My favorite however, is carpet tile. The cheaper the better. I would stay with the commercial style instead of a fluffy, plush design. Commercial carpet tiles have a very durable backing and actually hold up better than you would realize with water and humidity. You can pressure wash them for goodness sake! If you can do that to them, a damp basement won't hurt the tile. The other reason I like commerical carpet tiles is of course the price and the fact that it is very easy to do yourself. As the cheapest and easiest flooring available on the market, it's kind of a no brainer.

The last option is a luxury vinyl flooring product. The total installed cost may run a little less than ceramic. It will hold up pretty well as well with the moisture problems. I would not use a peel and stick product though. Those tiles or planks will be coming up soon as the adhesive on them isn't very rugged for the long haul.

One other option is to paint the concrete or stain the concrete. I know very little about these options but you're kind stuck with the concrete being there one way or the other anyway. Probably the cheapest option is to get some paint and a clear coat and go to it. It won't be very soft on the feet but it would get the job done I guess.

I do not consider laminate a viable option. Moisture kills laminate floors. There are some very good moisture barrier/pad combinations available but it just isn't on my favorite list for basements due to the potential for issues later on. With that being said, I actually have laminate in my own finished basement, but it was that way when I purchased the house. I haven't had any problems yet (knock on wood) but the basement is dry as a bone. If ever re-do the room I will use another option.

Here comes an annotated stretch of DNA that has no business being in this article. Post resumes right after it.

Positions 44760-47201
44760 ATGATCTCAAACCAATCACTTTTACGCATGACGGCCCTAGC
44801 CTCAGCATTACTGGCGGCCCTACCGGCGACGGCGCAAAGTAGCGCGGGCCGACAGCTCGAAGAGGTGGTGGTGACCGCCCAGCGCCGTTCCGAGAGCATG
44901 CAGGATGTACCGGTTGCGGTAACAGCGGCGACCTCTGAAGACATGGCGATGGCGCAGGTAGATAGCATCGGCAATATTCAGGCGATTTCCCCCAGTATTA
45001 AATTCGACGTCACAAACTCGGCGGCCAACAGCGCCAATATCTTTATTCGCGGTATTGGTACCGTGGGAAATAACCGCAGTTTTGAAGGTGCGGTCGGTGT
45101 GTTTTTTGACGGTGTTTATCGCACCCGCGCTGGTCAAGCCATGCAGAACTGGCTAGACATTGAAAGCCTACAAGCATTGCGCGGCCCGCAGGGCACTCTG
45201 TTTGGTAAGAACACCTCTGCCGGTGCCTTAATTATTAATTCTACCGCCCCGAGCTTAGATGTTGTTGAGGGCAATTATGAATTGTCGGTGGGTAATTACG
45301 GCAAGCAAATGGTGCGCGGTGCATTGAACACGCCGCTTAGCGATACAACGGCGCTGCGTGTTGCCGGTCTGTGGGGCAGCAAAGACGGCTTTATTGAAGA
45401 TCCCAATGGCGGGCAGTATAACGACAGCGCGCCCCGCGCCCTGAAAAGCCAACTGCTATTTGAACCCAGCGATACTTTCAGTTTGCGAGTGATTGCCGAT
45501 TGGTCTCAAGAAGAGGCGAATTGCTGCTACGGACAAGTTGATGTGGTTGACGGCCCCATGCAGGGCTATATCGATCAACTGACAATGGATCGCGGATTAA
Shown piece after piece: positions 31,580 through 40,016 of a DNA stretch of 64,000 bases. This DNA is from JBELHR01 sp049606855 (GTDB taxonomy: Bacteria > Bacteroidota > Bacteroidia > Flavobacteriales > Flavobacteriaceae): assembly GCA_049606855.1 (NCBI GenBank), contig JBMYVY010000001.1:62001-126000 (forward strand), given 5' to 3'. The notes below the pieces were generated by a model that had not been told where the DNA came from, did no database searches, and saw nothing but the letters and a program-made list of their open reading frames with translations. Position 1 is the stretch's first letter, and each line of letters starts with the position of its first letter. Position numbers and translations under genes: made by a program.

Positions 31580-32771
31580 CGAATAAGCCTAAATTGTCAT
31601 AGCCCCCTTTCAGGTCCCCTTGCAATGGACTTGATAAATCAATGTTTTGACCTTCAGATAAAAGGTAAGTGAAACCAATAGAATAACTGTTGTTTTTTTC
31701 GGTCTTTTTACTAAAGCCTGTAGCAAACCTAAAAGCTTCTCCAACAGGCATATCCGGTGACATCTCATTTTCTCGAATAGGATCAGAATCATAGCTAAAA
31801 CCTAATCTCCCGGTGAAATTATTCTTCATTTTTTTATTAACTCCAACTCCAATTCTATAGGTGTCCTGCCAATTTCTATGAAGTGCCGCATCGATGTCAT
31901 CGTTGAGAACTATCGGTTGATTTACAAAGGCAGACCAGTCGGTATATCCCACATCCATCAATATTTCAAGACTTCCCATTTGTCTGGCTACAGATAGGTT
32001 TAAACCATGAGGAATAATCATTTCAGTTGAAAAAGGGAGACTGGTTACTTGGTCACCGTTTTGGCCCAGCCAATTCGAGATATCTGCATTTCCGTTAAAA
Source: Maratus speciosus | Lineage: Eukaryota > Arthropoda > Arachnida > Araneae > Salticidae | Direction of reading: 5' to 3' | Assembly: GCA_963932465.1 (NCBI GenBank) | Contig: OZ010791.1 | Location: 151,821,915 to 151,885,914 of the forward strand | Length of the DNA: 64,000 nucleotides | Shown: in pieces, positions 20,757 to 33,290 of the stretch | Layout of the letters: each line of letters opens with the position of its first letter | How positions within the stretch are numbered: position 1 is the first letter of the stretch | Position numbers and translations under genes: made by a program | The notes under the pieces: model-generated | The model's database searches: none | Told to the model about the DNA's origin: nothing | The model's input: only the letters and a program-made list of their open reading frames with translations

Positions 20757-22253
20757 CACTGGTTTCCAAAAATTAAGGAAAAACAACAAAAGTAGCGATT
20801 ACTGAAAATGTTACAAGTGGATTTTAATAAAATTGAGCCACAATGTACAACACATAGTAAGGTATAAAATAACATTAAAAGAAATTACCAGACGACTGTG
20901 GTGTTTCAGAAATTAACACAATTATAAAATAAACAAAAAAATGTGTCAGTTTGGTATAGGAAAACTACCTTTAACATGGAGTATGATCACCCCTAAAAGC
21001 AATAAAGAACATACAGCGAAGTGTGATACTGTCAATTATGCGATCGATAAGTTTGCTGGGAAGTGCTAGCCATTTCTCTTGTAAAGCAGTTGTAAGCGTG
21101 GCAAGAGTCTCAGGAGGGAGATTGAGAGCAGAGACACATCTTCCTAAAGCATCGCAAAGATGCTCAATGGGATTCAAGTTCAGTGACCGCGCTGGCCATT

I hope this helped a little bit! If you are looking to do your basement and aren't sure what to use or where to start PLEASE give us a call. We are here to help you. We get a lot of satisfaction from helping consumers pick the right floor for any room or application. We feel that if we help you get a great looking floor and it's the right floor, you'll come back the next time you need flooring. That's how we've done it since 1949 and it seems to work! Give us a call @ 1-800-232-5537.

Tuesday, September 1, 2009

What's the Best Flooring For a Kitchen?

This is another question we get asked a lot over the phone, in the store and especially at home shows! So what is the best flooring for a kitchen?

These are just my opinions! I'm sure there are varying thoughts out there but I try to take a very practical approach on this one.

When looking at kitchen floor applications I think there are three main considerations. Water on the floor, ease of cleaning and dents - scratches.

I think the two best overall options are luxury vinyl plank and tile or ceramic tile. I'll explain why.